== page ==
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BIOGRAPHY AND CRITICISM.
PETER BAYNE, M. A.
AUTHOR OF "THE CHRISTIAN LIFE, SOCIAL AND
GOULD AND LINCOLN,
59 WASHINGTON STREET.
NEW YORK: SHELDON AND COMPANY.
CINCINNATI: GEO. S. BLANCHARD.
Entered according to Act of Congress, in the year 1857, by
GOULD AND LINCOLN,
In the Clerk's Office of the District Court of the District of Massachusetts.
GEORGE C. RAND & AVERY.
G. J. STILES,
THE papers here published consist in part of contributions to an Edinburgh Magazine, and in part of compositions which have not previously appeared. Of the former, some have undergone only a slight revision; others have been so modified as to be materially changed in character; while several, though, save in a single instance, retaining their original titles, may be considered altogether new. The series from which the republished articles are selected was entered upon about the commencement of the author's twentysecond year, during the prosecution of theological studies in Edinburgh; the occasion of the step being an inaptitude and distaste for private tuition, and a facility and pleasure, experienced from an early age, in literary composition. The selected essays were published, with one or two exceptions, in the two succeeding years.
* The remarks in this preface are intended to apply both to the contents of the present volume, and also to those of a SECOND SERIES, the publication of which will immediately follow.
An apology may be deemed requisite for offering to the public a work, of which even the germ is found in pieces composed at so early an age. Two considrations chiefly weighed with the writer in permitting the publication. He could not let slip the opportunity offered of bringing together that portion of his early performances, to which, however sensible of their defects, he could yet deliberately append his signature, setting them apart from that far larger portion which he would now altogether cast behind him, as mere confusions of a too much wasted youth. And still more powerfully was he influenced by the reflection, which has for a long time had a firm hold on his mind, that, where a reading public is so extended as that of America, capacities of literary enjoyment, and susceptibilities to instruction, will vary so much, both in kind and degree, that it is by no means easy, if possible, to judge, within certain limits, from the abstract character of a book, whether it will or will not prove useless: and that, therefore, an author, abdicating, in great measure, the right to decide as to the worthiness or unworthiness of his compositions, ought to bow to the unsought expression of public will. Such an expression seemed to be found in the offer of American publishers to issue these volumes: and the author screens himself against all attack, by the plain declaration, that they would not now, perhaps would never, have appeared, but for the enterprise and generosity of Messrs. GOULD AND LINCOLN.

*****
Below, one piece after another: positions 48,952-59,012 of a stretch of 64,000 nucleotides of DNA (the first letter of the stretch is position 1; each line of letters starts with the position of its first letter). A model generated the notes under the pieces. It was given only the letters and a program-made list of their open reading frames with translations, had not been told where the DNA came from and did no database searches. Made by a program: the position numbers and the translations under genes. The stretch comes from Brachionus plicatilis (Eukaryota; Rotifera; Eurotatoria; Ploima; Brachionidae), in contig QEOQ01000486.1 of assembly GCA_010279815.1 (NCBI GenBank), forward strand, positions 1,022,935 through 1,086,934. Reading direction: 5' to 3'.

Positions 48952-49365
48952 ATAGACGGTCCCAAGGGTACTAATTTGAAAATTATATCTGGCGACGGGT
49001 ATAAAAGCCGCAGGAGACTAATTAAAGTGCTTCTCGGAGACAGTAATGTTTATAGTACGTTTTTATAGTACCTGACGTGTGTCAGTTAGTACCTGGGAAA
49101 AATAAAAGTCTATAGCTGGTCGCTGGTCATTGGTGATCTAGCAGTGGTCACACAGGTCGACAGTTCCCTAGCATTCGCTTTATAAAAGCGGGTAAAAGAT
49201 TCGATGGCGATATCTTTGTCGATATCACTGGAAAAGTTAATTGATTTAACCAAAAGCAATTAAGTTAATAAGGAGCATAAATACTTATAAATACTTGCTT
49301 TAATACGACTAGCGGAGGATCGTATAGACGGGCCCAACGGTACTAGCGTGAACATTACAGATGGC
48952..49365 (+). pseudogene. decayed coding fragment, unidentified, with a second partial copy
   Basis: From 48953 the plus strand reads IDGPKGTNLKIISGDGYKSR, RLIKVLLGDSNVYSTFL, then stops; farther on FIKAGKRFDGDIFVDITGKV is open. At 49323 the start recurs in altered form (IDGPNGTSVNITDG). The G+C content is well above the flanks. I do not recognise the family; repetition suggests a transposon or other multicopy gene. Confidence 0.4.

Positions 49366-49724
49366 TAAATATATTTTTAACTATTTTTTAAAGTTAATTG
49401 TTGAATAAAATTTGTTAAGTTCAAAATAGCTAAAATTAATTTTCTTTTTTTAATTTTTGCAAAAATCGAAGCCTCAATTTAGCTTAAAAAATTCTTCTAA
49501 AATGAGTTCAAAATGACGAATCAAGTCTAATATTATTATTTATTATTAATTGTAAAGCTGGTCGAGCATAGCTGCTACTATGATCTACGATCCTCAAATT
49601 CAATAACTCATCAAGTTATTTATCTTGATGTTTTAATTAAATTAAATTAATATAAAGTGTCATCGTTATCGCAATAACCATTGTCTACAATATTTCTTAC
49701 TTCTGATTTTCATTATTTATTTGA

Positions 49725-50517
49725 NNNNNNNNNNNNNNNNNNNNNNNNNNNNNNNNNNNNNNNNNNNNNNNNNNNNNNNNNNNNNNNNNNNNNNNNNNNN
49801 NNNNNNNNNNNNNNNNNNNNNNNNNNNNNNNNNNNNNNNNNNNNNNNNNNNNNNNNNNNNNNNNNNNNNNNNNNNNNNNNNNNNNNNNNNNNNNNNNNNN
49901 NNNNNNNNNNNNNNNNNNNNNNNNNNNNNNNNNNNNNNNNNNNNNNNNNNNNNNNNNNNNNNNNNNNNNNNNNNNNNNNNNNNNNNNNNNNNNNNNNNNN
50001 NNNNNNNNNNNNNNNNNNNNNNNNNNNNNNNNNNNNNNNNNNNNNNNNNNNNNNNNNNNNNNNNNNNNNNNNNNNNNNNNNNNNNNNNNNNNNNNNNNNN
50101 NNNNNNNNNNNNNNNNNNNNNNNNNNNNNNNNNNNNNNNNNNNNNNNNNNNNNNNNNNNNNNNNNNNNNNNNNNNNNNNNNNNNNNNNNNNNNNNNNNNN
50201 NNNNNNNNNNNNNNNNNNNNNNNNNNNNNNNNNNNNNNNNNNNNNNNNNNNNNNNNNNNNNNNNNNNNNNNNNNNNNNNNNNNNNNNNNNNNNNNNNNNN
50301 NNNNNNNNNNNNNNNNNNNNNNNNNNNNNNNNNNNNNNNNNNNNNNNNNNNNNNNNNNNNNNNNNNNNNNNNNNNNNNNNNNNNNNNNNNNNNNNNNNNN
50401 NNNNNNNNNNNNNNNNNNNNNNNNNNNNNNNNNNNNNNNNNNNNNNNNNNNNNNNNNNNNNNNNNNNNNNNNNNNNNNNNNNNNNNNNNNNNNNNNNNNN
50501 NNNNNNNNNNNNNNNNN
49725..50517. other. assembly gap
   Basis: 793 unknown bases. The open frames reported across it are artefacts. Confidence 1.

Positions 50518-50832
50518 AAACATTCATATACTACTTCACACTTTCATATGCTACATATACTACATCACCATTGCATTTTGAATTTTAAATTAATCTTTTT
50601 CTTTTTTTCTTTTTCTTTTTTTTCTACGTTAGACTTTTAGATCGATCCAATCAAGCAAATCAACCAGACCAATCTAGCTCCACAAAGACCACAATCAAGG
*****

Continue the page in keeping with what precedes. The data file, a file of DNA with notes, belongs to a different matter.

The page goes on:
The general contents of these Essays, apart from